A new research report and the latest update to the U.S. Travel Association’s Leading Travel Index show that corporate and managed travel in the U.S. is in what amounts to a slump.

Phocuswright’s recent “U.S. Corporate Travel: Market Sizing and Trends report” shows what most have already suspected: While increasing in size, the corporate travel market is growing at a slower pace than the leisure market.

“We did see a nice recovery in the market, but we dont see it coming back as fast as leisure,” said Lorraine Sileo, Phocuswright’s senior vice president of research. “Companies are being a little more conservative in their spending.”

A look at Phocuswright’s projections for 2017 shows that gross bookings are on the rise, but the rate of growth is slow. According to these calculations, gross bookings for U.S. managed travel will increase from $110 billion in 2014 to an estimated $120 billion in 2017, a 9 percent rise over the four-year period.

The study also examined the mobile habits of business travelers, finding that a mobile revolution in corporate travel has yet to materialize.

More than half of managed business travelers searched for air tickets on a smartphone, but less than 20 percent booked on a smartphone. About half searched for hotel rooms, while about a third has booked a hotel room on mobile.

According to Sileo, travel management companies haven’t been providing robust enough mobile tools to corporate travelers.

“We found on the corporate side that mobile was bigger on the expense side, or just being able to communicate with the traveler; it wasn’t really utilized to a big degree,” said Sileo. “Travel management companies that want to become this end-to-end solution need to be able to provide services and integrate more tools that do itinerary management and location-based services. We didnt see that much innovation at that point, when price tracking tools like TripBAM and peer-to-peer services can really change the marketplace.”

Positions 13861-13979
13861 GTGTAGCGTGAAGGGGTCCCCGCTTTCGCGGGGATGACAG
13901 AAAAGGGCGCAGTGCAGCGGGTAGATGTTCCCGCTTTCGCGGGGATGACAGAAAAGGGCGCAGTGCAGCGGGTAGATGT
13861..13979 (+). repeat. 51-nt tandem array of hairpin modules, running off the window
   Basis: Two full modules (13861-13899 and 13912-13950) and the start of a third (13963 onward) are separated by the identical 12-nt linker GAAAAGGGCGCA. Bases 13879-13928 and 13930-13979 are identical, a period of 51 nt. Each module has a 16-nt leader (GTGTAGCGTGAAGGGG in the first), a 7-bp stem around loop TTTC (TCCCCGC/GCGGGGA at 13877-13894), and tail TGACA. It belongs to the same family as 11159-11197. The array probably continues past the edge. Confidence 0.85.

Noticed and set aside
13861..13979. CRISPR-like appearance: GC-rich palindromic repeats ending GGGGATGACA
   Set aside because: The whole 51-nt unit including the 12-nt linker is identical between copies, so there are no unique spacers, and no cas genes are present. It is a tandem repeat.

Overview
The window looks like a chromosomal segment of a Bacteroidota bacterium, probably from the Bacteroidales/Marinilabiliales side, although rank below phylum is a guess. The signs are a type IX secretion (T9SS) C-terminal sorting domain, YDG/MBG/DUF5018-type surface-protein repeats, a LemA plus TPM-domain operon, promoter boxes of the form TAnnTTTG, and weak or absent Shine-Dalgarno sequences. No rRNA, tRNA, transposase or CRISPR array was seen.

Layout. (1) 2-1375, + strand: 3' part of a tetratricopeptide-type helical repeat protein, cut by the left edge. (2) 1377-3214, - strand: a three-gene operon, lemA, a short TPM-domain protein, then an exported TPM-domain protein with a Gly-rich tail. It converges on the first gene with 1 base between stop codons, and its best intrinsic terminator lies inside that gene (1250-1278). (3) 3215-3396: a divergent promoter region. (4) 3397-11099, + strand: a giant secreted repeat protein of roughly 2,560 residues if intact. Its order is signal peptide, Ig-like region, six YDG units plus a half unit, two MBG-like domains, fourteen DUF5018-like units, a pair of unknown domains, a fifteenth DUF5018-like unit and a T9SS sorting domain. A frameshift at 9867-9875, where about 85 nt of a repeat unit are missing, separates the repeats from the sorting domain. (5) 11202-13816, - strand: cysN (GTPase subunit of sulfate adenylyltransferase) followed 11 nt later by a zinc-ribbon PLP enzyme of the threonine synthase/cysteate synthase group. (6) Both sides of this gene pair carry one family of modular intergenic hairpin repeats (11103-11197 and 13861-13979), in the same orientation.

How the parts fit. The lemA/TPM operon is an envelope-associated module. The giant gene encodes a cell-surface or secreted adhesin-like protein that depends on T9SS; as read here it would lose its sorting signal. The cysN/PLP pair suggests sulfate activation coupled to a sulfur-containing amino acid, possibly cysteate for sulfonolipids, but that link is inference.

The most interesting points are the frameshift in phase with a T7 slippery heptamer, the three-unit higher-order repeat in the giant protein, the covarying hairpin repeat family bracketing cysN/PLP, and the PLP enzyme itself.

Open booking remains limited, Sileo claimed, but sharing economy services will likely help push through more thorough integration.

“On the hotel side, there was less integration of Airbnb because there was a little concern about access to the property, Wi-Fi and data security,” said Sileo. “We did see an uptick in intermediaries versus [direct bookings]. And finally now the intermediaries have access to ancillaries, you no longer have to go direct to get the extra legroom, now you can get that through the global distribution systems with a travel management company.”

On a broader level, U.S. Travel has found that domestic U.S. business travel will continue to decline for the next six months. Its Leading Travel Index has shown business travel slowing down every month since November 2015.

“Even though domestic business travel declined and flagging advance airline bookings from abroad brought the Leading Travel Index down slightly, these number should be measured against the healthy growth seen in previous months,” said David Huether, U.S. Travel’s senior vice president for research.

Photo Credit: Travelers checking in at San Francisco International Airport. Thomas Hawk / Flickr